Speaking Sunday from Saudi Arabia, President Donald Trump told the leaders of more than 50 Muslim countries that he was not at war with Islam, but rather fighting "barbaric criminals" in "a battle between good and evil." But while Trump may have been hoping to reset his relationship with Muslims around the world, the glaring contradictions between the message of religious tolerance he shared Sunday and the Islamophobic rhetoric he employed on the campaign trail during the 2016 presidential election were hard to miss. Although the president spoke of religious tolerance in Riyadh, many of Trump's previous comments on Islam and Muslims have communicated a markedly different message of fear and prejudice.
In a speech delivered Sunday at an Arab-Islamic-American summit in Saudi Arabia, Trump told leaders from more than 50 Muslim countries that he wasn't looking to wage war with Muslims. "This is not a battle between different faiths, different sects, or different civilizations," Trump said before going on to characterize the battle as one involving "barbaric criminals" and "decent people" of all faiths. "This is a battle between good and evil," he said.
However, Trump appeared more than willing to claim the United States was at war with Muslims during a town hall moderated by CNN's Anderson Cooper in Milwaukee, Wisconsin on March 29, 2016. "We have a problem, and we can try and be very politically correct and pretend we don't have a problem, but, Anderson, we have a major, major problem," Trump said when asked if he trusted Muslims in America? "This is, in a sense, this is a war... Nobody wants to call it a war. It's a war. There's a war."
While Trump characterized the war against terrorism as a battle between "barbaric criminals" and "decent people of all religions" in his speech Sunday, many of his previous comments seem to suggest he may not consider Islam to be a religion involving "decent people." Shortly after making "a total and complete shutdown of Muslims entering the United States" an official part of his presidential campaign platform in December 2015, Trump appeared to define Muslims as "sick people" in an interview on Fox News. "There's a sickness," Trump said when asked if his ban on Muslims would apply even to Canadians who practice Islam. "They're sick people. There's a sickness going on. There's a group of people that is very sick."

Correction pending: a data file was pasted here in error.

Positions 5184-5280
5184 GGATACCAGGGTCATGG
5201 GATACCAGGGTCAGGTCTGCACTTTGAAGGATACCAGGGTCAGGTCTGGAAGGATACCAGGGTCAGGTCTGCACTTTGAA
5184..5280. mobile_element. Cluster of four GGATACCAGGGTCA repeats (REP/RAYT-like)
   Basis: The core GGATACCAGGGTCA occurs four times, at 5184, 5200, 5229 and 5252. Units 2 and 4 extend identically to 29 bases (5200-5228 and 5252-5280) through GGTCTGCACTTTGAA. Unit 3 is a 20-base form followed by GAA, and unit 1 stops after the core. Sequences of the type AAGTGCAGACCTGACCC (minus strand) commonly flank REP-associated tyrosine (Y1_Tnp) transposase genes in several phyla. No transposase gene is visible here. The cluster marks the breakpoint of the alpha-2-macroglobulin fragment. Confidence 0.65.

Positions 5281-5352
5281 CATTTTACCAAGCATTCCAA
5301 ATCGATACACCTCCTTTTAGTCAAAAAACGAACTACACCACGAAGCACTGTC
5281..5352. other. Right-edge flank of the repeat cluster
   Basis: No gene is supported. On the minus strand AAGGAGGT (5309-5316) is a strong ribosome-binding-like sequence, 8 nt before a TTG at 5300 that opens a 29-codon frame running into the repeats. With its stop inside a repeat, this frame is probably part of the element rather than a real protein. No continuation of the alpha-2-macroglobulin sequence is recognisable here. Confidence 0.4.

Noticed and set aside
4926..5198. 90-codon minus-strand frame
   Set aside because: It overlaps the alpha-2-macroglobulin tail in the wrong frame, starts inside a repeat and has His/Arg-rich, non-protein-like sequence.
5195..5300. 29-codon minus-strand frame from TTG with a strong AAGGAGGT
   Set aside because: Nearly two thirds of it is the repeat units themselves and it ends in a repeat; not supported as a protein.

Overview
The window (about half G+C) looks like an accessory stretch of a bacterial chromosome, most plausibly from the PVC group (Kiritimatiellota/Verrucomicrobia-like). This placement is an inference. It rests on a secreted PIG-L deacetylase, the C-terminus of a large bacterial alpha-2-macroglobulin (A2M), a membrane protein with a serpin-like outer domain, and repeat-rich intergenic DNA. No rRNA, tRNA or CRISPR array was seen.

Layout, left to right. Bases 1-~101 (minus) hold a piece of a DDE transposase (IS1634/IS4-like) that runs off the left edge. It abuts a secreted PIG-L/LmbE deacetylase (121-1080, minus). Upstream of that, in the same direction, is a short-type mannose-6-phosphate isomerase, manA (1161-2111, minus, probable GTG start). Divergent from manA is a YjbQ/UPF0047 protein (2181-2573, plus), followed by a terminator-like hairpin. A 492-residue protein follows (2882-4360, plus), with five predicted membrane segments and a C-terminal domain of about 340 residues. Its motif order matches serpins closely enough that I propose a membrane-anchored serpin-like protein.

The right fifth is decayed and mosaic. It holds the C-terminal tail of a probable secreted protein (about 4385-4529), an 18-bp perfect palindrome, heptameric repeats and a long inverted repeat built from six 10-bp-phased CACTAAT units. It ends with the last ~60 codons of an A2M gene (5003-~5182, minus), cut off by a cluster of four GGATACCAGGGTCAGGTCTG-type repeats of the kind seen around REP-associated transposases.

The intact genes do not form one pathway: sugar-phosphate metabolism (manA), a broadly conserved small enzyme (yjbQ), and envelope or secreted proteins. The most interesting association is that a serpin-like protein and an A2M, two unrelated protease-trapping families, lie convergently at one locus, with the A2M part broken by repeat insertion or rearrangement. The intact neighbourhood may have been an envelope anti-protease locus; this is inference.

In an interview with CNN a few months later, Trump said he believed "Islam hates us" in a statement that appeared to suggest he considers there to be little difference between Islam and Islamic extremists. "There's a tremendous hatred. There is an unbelievable hatred of us," Trump said. When pressed to clarify if he thought the hatred was in Islam itself or merely a part of radical Islamic terrorism, Trump remained mum. "You're gonna have to figure that out, OK?" he said.
In a March 22, 2016 interview with Fox Business, Trump said he believed the United States was "having problems with the Muslims." Trump went on to call for surveillance of mosques, claiming there was "a sick problem going on." And that wasn't the first time Trump had made statements in which he characterized mosques as dangerous places of recruitment rather than houses of worship. "If you have people coming out of mosques with hatred and death in their eyes and on their minds, we're going to have to do something," Trump told CBS News in December of 2015.
Although the Trump who spoke of shared interests and values in Riyadh on Sunday, sounded noticeably different than the man who'd proposed banning an entire religious faith from entering the United States and characterized Muslims as "sick people" and Islam as a religion that "hates" the West, his most recent speech should in no way serve to wipe the slate of his previous anti-Muslims statements clean. With a litany of statements behind him that contradict nearly everything he said Sunday, there's little reason to think Trump seemingly Islamophobic perception of Muslims has honestly changed.